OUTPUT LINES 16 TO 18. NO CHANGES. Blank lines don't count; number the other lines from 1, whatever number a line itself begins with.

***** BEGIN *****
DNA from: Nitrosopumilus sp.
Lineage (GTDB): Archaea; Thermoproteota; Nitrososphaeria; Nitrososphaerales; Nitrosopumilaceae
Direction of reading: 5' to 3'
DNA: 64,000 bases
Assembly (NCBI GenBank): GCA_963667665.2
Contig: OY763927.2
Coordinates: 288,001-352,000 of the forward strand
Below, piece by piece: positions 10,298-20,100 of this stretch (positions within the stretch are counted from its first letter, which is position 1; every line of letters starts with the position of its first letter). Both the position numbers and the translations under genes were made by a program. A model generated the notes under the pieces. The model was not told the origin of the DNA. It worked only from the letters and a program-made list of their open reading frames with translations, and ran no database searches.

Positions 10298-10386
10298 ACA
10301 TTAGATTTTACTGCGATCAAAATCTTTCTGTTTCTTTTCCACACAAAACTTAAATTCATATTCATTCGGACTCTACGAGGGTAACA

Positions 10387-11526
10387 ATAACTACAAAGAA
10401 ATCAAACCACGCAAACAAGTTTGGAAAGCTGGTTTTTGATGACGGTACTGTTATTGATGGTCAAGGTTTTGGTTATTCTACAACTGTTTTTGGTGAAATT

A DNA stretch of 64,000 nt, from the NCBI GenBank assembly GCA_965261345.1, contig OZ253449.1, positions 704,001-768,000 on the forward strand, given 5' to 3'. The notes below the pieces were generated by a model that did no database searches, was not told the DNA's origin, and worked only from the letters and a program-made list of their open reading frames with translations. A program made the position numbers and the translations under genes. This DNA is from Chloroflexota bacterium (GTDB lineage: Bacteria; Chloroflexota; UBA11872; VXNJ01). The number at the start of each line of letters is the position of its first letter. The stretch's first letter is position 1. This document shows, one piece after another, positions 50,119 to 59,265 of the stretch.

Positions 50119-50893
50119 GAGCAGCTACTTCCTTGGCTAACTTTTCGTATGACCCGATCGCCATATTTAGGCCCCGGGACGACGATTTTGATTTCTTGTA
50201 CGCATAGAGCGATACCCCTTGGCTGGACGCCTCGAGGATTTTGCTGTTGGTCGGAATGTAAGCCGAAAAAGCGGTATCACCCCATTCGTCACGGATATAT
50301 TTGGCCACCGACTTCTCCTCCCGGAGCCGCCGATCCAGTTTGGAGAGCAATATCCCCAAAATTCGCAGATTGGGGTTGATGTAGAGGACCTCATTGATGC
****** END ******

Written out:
Positions 50119-50893
50119 GAGCAGCTACTTCCTTGGCTAACTTTTCGTATGACCCGATCGCCATATTTAGGCCCCGGGACGACGATTTTGATTTCTTGTA
50201 CGCATAGAGCGATACCCCTTGGCTGGACGCCTCGAGGATTTTGCTGTTGGTCGGAATGTAAGCCGAAAAAGCGGTATCACCCCATTCGTCACGGATATAT